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I am a undergrad in a cell physiology class and just did a learning exercise involving testing rates of the electron transport chain via the reduction of DCPIP, analyzed by spectrophotometry. ( I think... D: )

So from what I understand, uncouplers stop the "connection" of the ETC and ATP synthase indirectly. And in our lab period we used a hydrogen ionophore(ammonia) as our uncoupler( I think... D: ).

So for our results I obtained this graph**(The Y axis should be absorbance(600nm)) sorry**...:

enter image description here

Where tube 1 through 3 was a collection of thykloid membranes isolated from spinach leaves; tube 1 being kept in foil until the 10th min mark to then measure absorbance as a control. Where tube 2 and 3 were exposed to light for the 10mins, with absorbance readings being taking every 1 min. And with tube 3 having the added ammonia(from what I understand, the uncoupler).

Therefore how does the ammonia uncoupler speed up the electron transport chain?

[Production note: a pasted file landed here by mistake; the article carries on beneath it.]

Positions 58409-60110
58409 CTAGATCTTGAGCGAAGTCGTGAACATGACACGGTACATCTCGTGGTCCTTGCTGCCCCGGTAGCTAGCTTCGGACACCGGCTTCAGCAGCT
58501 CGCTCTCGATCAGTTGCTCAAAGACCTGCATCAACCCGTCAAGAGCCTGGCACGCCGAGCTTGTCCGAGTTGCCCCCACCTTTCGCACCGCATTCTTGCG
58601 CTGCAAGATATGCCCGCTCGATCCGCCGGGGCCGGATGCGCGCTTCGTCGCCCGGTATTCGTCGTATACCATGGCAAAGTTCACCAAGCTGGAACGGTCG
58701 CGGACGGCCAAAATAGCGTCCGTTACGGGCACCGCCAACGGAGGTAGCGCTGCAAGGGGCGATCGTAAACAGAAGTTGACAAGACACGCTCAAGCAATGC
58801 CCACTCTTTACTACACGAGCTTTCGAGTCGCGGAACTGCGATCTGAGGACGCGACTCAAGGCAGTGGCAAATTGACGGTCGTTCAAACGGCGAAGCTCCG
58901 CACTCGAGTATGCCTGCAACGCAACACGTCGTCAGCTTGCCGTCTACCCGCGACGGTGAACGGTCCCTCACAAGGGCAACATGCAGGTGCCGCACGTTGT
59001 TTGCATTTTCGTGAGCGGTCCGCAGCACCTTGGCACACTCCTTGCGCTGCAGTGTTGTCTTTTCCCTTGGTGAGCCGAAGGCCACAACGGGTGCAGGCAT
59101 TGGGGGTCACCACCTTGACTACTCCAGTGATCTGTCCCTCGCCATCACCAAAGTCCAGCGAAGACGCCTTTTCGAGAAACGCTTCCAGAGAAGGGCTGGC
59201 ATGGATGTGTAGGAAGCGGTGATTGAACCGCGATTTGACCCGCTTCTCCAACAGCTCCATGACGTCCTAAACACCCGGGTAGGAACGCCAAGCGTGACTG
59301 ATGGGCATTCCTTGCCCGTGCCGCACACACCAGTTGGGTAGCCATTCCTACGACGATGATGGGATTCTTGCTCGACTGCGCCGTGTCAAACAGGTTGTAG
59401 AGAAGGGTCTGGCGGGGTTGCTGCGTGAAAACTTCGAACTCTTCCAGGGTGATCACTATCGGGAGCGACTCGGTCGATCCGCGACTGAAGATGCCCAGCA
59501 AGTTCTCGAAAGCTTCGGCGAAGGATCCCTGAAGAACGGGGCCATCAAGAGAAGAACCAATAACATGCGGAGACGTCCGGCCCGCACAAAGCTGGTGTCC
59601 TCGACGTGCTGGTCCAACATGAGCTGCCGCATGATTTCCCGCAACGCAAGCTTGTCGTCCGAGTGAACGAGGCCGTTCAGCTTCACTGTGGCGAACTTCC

My thoughts after googling are that since PQ( plastoquinone) is partially responsible for establishing the proton gradient for the thylakoid mebrane, since it transports H+ ions from the stroma to the lumen upon reduction, that if there was this ammonia uncoupler, that could travel through the membrane due to its lack of charge, it could then bind with the H+ ions forming $\ce{NH4+}$ in the lumen.

So then if the lumen now has less H+ ions then the high(lumen) to low(stroma) H+ gradient would be ruined/weakened.

So this is the part I guess confused with; if there is less of a H+ gradient across the thylakoid membrane, then how does that have any bearing on the reduction of the added DCPIP or the speed at which its reduced?

Since tube 3 went the fastest to clear( ~0 absorbance), this is only when it is reduced yes? This means then that in tube 3, the reduction of DCPIP happened the fastest.

So then does this mean that DCPIP, the artificial electron acceptor, takes over for PQ somehow? Why does PQ have trouble "doing its job" in the presence of the weakened H+ gradient?

P.S: Sorry for the rambling, but I felt including my train of thought was important for others to see where I misunderstood.

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